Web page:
Go Into the World

It would have been easy for the disciples to assume that everything was over. The call, the commitment, the commission could have all ended on that fateful Friday, when the one to whom they had committed their lives was murdered. Even in the face of the resurrection, there did not have to be an understanding that what began three years earlier would continue. The trauma of the crucifixion of their teacher, friend, messiah had sent them scattering in fear and grief. And as much as Jesus had tried to prepare them, they really weren’t ready for life and work without him. It could have been over.

But something happened after they received the testimony of the women. “He’s not dead. He’s alive!” they said. “Go and meet him in Galilee.” And when the disciples gathered at the Mountain of Galilee, the resurrected Christ, the living Lord, Jesus, met them there.

God has a way of showing up and showing out in mountains. God met Moses at the back side of a mountain–Mt. Horeb–where God gave Moses the message and mission of liberation of his people. God met Moses at the back side of Mt. Horeb, where God revealed God’s self to him and God’s purpose for Moses’ life. God met Elijah at Mt. Carmel, where God declared once again that God was God, and God’s people believed, because God showed up and God showed out.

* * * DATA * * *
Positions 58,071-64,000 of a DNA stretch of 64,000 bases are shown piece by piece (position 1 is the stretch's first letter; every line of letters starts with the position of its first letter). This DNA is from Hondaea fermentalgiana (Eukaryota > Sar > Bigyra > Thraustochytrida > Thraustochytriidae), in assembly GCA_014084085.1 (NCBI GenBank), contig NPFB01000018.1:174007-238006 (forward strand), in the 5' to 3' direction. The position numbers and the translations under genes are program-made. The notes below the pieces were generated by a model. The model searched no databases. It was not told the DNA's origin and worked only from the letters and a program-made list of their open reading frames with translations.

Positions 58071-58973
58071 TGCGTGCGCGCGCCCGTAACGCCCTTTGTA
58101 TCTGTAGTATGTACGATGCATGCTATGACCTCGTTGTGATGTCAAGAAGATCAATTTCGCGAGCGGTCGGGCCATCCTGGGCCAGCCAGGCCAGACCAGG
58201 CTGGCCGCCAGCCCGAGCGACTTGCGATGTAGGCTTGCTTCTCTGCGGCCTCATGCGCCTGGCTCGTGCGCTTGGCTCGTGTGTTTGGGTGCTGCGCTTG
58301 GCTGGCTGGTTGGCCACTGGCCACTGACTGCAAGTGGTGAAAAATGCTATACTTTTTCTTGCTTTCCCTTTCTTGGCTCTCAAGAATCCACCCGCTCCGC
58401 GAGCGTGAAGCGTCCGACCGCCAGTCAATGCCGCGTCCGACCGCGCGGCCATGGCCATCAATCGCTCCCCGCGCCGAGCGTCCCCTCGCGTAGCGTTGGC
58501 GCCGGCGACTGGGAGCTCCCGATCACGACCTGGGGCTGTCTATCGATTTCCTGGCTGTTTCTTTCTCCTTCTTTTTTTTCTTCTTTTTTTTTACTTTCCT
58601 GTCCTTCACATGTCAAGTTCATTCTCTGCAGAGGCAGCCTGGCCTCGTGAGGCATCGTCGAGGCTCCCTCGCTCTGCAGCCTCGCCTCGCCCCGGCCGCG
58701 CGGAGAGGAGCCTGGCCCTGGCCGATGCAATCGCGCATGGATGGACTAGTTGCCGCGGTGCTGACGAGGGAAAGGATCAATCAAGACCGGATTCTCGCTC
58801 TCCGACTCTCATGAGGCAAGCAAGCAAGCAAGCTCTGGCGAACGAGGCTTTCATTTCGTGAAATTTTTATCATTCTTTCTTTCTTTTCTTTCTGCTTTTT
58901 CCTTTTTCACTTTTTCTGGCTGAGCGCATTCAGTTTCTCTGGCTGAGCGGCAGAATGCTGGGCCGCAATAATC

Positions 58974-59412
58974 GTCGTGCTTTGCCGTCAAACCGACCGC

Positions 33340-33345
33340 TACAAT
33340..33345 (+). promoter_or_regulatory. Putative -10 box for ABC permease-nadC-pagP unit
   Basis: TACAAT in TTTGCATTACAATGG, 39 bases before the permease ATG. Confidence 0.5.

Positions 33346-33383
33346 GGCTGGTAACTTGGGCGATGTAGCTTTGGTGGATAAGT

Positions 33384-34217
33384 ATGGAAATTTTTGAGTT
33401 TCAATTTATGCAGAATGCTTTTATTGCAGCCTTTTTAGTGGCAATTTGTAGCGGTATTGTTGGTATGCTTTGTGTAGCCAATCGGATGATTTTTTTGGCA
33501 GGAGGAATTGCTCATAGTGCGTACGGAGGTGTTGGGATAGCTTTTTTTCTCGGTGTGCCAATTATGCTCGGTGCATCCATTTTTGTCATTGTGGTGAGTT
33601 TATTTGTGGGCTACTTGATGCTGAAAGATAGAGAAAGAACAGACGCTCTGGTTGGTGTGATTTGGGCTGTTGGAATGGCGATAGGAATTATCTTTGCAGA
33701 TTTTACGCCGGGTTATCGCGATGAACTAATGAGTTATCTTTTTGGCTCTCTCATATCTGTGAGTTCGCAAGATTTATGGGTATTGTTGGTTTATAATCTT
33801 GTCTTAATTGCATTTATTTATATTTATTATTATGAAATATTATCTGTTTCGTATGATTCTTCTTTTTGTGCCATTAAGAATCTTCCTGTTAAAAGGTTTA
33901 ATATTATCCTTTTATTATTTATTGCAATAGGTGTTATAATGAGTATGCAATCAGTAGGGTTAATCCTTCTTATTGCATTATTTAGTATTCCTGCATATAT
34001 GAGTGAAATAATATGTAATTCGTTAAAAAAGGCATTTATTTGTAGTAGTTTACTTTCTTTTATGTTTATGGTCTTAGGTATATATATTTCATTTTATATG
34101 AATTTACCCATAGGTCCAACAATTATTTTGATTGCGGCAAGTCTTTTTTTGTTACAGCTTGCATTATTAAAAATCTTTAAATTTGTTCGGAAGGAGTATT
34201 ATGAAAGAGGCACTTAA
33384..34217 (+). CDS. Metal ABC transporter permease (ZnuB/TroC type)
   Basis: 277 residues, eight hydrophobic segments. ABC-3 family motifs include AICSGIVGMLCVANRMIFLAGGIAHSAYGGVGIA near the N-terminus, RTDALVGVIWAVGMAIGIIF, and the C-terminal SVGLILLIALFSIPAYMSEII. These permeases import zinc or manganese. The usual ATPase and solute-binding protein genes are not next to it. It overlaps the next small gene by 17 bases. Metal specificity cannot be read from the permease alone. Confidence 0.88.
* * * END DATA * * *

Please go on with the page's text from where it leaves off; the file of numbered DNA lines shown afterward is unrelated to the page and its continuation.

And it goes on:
Jesus took Peter, James, and John to the Mount of Transfiguration where once again they were given an epiphany, a glimpse of the eternity and glory of Jesus. Yes, there’s something special about God and mountains. Other Gospel writers did not necessarily mention a mountain. Mark and Luke had Jesus meeting the disciples around the dinner table. John had them locked up in a room and Jesus coming through the door, but Matthew, Matthew, the one who wrote to a people who understood the power of mountains, Matthew, the one who wanted to connect the Jesus of his day with the Hebrew scriptures, Matthew mentioned that the disciples met him at a mountain in Galilee. The Galilean mountain signified that something new and powerful was to be initiated. It’s not over.